Heungkook “HK” Stephens is uncommon in many ways.
He is married. He is a youth minister. He has a 4.0 GPA. He is the 2012 student commencement speaker. He once rode a bicycle from College Park to Ocean City. He loves modern dance. He has been receiving awards, like the Banneker/Key Scholarship, for as long as he can remember.
But one of the most unique things about the senior civil and environmental engineering major is his desire to use his degree for altruistic projects; his dream is to bring clean drinking water to impoverished countries like Bangladesh.Beyond the achievements stands a regular guy—a laidback student who works hard and just wants to help others.
“I want to be an inspiration to people,” Stephens, 22, said, sitting barefoot in shorts and a white undershirt on the patio of the Clarice Smith Performing Arts Center, with slightly messy hair from having just practiced head spins. “I feel good when I can motivate through my works.”
Alan P. Santos, director of undergraduate student services in the civil and environmental engineering department, said that Stephens “makes you want to be kinder to people.”
According to Santos, Stephens is receiving a departmental award for his academic achievements as well as his excellent record of helping others. He has an outstanding reputation for helping his classmates understand the difficult coursework.
“It’s difficult enough to get [into the major], and then things get more difficult,” Santos said. “[Stephens] is like a civil engineering Tim Tebow,” Santos added.
Similar to the popular, religious NFL quarterback Tebow, Stephens is known for being deeply involved in his faith, the Unification Church. It was through his family and church that he met his wife, Jin Soon Stephens, a fellow youth minister and business administration student at Howard Community College.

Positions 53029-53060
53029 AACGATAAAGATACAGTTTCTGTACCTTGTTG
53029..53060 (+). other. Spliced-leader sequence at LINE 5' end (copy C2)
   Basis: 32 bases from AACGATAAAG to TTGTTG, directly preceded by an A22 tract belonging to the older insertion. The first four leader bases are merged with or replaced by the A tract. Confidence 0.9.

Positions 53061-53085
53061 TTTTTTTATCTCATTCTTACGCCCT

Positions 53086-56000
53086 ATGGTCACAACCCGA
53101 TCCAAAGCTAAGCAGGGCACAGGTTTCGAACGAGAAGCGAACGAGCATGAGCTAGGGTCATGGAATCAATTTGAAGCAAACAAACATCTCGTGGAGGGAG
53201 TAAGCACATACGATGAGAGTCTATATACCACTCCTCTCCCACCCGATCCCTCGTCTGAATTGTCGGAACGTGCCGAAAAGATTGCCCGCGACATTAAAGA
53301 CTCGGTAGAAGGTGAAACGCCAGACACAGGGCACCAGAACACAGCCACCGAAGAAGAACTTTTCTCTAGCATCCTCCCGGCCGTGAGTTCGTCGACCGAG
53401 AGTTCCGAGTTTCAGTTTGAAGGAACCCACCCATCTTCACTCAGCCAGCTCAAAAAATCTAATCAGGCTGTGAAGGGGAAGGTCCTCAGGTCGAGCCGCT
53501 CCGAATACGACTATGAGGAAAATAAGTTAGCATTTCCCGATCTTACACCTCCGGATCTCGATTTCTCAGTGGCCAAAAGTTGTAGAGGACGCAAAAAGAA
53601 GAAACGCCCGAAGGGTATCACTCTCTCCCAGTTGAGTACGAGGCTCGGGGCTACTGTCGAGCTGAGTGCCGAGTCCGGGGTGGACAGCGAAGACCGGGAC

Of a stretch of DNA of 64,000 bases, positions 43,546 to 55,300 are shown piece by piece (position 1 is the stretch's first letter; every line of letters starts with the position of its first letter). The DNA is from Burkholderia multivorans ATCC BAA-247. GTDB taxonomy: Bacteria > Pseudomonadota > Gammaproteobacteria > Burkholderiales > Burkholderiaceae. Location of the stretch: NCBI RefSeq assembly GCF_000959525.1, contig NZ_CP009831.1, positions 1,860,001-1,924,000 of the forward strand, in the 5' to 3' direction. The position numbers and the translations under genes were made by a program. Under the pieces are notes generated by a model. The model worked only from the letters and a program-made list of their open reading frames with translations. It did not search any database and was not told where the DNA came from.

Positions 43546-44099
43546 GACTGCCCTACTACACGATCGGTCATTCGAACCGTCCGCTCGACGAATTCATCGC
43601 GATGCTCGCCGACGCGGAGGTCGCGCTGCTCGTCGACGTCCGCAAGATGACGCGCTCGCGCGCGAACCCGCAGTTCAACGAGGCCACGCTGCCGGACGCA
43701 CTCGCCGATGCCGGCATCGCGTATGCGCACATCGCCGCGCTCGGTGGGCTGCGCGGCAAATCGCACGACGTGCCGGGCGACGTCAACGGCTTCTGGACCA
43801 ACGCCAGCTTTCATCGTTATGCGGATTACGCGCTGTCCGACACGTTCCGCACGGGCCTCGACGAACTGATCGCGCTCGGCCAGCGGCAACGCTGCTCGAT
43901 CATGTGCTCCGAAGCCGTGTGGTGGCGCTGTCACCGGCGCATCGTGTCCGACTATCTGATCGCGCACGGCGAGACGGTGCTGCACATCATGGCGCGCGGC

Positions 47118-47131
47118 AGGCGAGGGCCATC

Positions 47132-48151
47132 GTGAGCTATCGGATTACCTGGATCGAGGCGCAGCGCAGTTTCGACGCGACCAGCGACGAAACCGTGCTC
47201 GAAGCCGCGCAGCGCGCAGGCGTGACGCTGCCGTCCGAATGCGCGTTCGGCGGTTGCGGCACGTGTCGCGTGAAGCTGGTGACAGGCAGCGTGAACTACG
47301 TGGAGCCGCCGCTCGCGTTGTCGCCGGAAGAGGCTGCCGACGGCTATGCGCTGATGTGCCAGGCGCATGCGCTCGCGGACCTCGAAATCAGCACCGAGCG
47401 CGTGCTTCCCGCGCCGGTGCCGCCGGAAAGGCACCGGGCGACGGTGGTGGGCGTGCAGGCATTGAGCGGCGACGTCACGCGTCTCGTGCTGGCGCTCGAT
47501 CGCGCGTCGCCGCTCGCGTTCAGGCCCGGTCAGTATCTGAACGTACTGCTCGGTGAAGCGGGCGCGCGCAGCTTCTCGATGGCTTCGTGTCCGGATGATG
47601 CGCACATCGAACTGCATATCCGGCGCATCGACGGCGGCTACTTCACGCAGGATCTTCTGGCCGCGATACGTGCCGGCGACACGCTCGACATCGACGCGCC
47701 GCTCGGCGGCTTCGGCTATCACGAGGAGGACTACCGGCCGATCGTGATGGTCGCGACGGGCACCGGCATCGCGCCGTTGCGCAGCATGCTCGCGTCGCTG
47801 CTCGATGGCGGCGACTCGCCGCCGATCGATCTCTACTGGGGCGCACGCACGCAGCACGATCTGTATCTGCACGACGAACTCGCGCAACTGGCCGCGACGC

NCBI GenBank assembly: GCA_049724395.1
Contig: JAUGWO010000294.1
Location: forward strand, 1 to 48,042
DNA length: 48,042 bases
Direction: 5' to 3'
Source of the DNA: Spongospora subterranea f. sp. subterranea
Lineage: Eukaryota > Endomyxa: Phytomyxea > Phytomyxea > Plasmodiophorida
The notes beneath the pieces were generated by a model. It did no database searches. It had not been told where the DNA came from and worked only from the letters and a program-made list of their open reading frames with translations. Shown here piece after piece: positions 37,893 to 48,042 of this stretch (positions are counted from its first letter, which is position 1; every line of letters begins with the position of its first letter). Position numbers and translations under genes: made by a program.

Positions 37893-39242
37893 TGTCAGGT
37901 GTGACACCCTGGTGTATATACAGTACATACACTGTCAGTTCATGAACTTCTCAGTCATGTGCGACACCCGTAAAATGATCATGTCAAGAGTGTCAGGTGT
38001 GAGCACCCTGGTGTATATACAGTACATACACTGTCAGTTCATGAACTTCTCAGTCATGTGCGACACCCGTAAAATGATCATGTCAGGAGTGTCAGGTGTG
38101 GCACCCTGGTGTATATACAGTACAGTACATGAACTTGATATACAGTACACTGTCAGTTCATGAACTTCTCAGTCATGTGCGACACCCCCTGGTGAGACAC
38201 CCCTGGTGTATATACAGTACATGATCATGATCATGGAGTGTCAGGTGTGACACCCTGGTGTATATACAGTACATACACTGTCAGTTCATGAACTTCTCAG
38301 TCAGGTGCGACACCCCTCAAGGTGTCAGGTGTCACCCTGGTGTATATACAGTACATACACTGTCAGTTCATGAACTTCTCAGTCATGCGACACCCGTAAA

“In our religion, marriages are arranged through our parents, although we make suggestions too,” Jin Soon said. “We got to know each other and married eight months later. I never regretted marrying young.”
According to Jin Soon, the couple had a mass wedding known as “The Blessing,” where different religious figures offer their blessings to bring God into the marriage.
“One thing that has helped with our marriage is that we have the same vision,” she said. “We both want to make a difference and want people to be happy. I appreciate that about [Stephens].”
Religion and upbringing has cultivated this sense of family and appreciation for diversity. Jin Soon is half-Brazilian and half-Malaysian-Chinese, while Stephens is half-Japanese and half-Caucasian.
“A big part of our religion is creating world peace through families,” Stephens said. “It’s nice to know I don’t have to sacrifice what I want to do in life just because I love [Jin Soon.] We have the same goals.”
Besides their faith, both Jin Soon and Stephens have a passion for dance. “I was a breakdancer in high school,” Stephens said. “I started doing hip hop choreography and modern dance [at Maryland]. I was always good at math and science, but I’ve had to learn dance. It’s exciting discovering something new.”
Cameron Bennett, a senior information systems major, is the director of the Dynamic Dance Team on campus that Stephens is a member of.
“I first met [Stephens] three years ago, when I joined Dynamic,” Bennett said. “He was very welcoming. Being new is intimidating. He wants to cultivate a sense of family.”
Bennett described Stephens as “one of the hardest-working dancers,” and that he always finished team-related tasks on time and thoroughly. But he says the thing he respects most about Stephens is the way he would speak up to voice his opinion if he felt that not everyone’s views were being represented.
“[Stephens] isn’t afraid to question my logic or thinking,” Bennett said. “He has a care for the greater good.”
Senior bioengineering major Daniel Shin said that he became roommates with Stephens after becoming friends after dancing together during their freshmen year.
“He’s also great with time management,” Shin said. “He always has this little notepad with him. Everything goes in there, even small things like lunch.”
Growing up as one of five children, Stephens was told that he should do well in high school because there was no money for college.
“He doesn’t take anything for granted,” Shin said. “He appreciates what he has, which is apparent with the amount of work he puts into school.”
“I don’t want people to see [my success] and think ‘I can’t do that, that’s HK,’” Stephens said. “I want them to think that if [they] work hard, [they] can be like me. I’m just a normal guy.”
Reprinted courtesy of the Public Asian.
BY MATT FLEMING MAY 2012